By Curt Yeomans
After 66 years, U. S. Army Air Forces Tech. Sgt. James G. Maynard, a native of Ellenwood, is returning to America, from his service in World War II.
The U.S. Department of Defense announced this week that the remains of Maynard, who had been missing since the war, have been found, and are scheduled to be buried today in Arlington National Cemetery, in Arlington, Va.
Maynard, and five other crew members, were on a C-47A Skytrain aircraft that disappeared during a mission to re-supply guerillas in the Philippines on March 12, 1945, according to a news release from the U.S. Department of Defense. The Department of Defense stated that the plane had taken off from Tanauan Airfield, on Leyte, an island in the Philippines, but was not heard from again after it was cleared for take-off.
"No evidence of the aircraft was found, and the six men were presumed killed in action," the Department of Defense's news release states. "Their remains were determined to be non-recoverable in 1949."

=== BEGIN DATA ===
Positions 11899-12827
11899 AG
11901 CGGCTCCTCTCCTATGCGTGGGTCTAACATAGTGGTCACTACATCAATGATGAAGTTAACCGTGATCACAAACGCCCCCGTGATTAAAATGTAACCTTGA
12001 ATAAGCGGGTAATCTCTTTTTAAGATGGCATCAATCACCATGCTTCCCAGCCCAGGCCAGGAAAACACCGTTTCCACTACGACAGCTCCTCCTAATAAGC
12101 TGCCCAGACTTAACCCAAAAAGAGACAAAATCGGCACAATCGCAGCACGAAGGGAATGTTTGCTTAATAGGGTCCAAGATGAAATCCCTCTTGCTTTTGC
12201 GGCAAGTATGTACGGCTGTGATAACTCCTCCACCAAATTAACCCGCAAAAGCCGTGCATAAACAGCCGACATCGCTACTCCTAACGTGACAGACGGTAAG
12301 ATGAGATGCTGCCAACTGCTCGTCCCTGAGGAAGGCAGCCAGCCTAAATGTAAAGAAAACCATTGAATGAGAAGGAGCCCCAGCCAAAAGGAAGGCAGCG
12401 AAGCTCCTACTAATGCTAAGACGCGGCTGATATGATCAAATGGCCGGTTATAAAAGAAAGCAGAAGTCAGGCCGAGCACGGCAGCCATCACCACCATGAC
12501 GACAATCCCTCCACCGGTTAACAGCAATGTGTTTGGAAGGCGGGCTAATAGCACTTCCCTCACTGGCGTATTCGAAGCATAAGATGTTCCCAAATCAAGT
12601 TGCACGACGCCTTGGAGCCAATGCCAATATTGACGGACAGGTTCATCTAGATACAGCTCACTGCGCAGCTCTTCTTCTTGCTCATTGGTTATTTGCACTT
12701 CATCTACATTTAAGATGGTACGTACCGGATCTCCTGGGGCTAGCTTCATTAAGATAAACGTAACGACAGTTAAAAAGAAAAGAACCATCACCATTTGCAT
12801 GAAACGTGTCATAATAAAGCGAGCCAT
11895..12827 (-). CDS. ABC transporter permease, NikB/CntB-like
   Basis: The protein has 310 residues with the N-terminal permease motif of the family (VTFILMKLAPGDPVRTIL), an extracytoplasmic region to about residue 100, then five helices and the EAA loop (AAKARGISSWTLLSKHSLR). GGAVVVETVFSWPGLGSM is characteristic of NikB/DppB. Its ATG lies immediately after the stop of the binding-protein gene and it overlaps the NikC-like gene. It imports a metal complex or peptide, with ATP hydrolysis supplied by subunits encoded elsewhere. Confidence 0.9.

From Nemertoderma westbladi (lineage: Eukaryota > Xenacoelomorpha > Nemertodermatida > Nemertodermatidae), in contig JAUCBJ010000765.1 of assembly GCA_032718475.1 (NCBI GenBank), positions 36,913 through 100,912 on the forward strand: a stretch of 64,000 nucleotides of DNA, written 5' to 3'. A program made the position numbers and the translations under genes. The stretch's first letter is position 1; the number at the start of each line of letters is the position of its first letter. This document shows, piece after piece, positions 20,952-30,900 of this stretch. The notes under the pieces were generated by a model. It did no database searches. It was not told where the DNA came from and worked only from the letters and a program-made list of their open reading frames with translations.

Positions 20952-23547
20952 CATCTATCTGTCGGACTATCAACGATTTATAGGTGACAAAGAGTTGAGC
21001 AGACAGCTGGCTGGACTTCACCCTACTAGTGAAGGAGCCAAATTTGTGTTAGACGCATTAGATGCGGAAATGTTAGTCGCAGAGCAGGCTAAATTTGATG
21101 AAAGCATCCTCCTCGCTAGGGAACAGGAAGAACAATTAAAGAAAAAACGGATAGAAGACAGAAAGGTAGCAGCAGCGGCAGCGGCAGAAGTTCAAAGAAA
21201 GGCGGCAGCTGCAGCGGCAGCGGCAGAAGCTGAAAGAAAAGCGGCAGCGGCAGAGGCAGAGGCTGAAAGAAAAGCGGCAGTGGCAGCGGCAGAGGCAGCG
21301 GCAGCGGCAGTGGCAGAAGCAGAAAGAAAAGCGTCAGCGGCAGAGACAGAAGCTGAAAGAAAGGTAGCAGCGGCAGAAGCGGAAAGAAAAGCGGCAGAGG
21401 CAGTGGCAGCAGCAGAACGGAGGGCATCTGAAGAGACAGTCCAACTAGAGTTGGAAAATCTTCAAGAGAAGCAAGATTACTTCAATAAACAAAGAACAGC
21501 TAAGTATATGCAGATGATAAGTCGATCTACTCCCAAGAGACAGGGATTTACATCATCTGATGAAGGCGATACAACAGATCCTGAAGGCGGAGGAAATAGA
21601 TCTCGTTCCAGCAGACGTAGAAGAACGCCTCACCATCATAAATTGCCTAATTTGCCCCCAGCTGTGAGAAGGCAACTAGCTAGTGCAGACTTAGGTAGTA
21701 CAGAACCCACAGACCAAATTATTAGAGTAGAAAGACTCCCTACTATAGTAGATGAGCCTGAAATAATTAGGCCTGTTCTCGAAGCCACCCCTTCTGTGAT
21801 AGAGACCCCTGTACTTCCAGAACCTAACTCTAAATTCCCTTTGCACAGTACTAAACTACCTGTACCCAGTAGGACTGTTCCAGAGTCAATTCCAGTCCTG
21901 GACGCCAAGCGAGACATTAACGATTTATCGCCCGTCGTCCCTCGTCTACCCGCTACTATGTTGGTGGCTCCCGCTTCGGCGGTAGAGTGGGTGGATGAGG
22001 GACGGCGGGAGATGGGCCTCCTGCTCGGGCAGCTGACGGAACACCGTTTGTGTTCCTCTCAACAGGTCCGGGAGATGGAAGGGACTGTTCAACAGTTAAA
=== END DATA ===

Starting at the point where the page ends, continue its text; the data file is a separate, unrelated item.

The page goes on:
Forty years later, U.S. officials were contacted by a Philippine National Police officer, about a possible World War II-era aircraft crash near Leyte, and human remains, aircraft parts, and artifacts, were given to the U.S. Joint POW/MIA Accounting Command, according to the Department of Defense.
The military had to wait another 20 years to conduct an on-scene investigation and recovery operations, because of unrest in the Burauen region of the Philippines, according to the Department of Defense. The department said Maynard's remains were eventually identified by the U.S. Armed forces DNA Identification Laboratory, which matched mitochondrial DNA from the remains with a cousin of the Ellenwood native.